May 15 is celebrated by Israel as Independence Day, but for the Arab population of Palestine, the day turned into Yawm an-Nakba, the “Day of the Catastrophe.” During 1947-48 alone, over 7 lakh Arabs – about 80% of the total inhabitants then - were displaced from their ancestral homes and hundreds of towns and villages inhabited by Palestinians were destroyed. The majority of the population whose forefathers had lived in the land we now know as Israel are now living as refugees mainly in the neighbouring countries of Jordan, Lebanon, Syria, etc. – many of them later migrated to USA and other Western countries. Over two million of them still remain stranded in the Gaza Strip and the West Bank.
Overall, the situation in both these pieces of land remains the same, their density of population is one of highest in the world, they are one of the most under-developed regions and have practically turned in ghettos. Palestinians in both places live under the shadow of unreasonable restrictions and harassment and all international laws are conveniently forgotten as Israel continues to expand its territories and create new-settlements. However, after militant Hamas won the election in 2006 in the Gaza Strip, the situation there has turned to worse as they face blockades from both – Israel on one side and Egypt on the other. Gaza today has been reduced to what many call an “open prison,” where most people do not even get proper drinking water, with consistent attacks, power supply in most areas have been cut, they lack even basic health care as even hospitals are not spared, and most people have not got their salaries for months.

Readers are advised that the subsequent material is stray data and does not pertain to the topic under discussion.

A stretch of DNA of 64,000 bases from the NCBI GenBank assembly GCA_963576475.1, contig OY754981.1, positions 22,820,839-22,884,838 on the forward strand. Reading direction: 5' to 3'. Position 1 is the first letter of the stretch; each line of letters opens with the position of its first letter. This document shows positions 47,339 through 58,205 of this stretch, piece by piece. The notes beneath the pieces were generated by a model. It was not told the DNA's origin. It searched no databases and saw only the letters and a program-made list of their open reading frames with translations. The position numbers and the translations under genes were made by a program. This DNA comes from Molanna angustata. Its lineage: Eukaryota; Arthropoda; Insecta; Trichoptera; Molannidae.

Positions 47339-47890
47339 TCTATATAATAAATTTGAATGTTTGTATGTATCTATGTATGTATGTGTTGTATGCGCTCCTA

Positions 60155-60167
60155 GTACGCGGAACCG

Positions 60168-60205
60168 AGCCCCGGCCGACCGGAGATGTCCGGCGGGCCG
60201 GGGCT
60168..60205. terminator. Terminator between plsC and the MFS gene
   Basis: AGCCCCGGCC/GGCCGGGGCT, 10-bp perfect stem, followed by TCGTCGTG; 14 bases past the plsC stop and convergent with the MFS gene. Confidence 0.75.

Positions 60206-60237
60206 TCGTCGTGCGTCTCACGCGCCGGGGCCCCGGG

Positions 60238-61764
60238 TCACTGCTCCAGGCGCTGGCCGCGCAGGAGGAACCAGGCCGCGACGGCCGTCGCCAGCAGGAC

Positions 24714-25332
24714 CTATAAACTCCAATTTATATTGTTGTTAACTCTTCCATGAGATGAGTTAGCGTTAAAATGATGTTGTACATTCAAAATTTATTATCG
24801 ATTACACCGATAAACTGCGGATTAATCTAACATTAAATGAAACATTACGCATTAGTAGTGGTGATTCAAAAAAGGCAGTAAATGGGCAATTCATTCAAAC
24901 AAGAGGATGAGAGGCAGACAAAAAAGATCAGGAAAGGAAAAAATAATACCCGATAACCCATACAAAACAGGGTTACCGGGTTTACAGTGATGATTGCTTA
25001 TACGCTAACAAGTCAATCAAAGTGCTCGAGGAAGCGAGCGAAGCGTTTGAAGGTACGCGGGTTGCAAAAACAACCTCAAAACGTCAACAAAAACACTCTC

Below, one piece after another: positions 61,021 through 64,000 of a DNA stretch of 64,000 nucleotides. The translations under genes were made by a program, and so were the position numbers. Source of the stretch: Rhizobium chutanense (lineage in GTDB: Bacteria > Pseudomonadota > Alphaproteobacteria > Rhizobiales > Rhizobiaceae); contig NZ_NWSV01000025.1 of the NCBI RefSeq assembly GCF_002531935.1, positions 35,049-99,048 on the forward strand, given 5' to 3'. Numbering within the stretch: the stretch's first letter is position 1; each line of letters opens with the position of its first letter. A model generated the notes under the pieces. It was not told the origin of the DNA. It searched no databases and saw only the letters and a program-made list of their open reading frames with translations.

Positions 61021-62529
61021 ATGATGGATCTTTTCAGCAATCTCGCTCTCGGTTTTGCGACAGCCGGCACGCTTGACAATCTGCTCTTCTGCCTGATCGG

Although no gas chamber has been placed so far, the condition in Gaza, the frustration and everyday humiliation of Palestinians is now being compared to the erstwhile Concentration Camps. Although no exact number is available, since 1936 over 2 million Palestinians are believed to have died in what is clearly an ongoing genocide, over 7 million of them are refugees, and are not allowed to even visit their motherland. Many Palestinians took up arms to defend themselves and their attack on innocent civilians too is equally condemnable, but not all resistance has been violent. One of the most vocal champions of the Palestinian cause was late Professor Edward Said, the founder of post-colonial studies. There are Palestinian writers, poets, artists, film-makers, activists, all of whom resist the occupation through whatever means they are capable of. A woman in a village near Ramallah in the West Bank, plants flowers in empty shells of tear gas.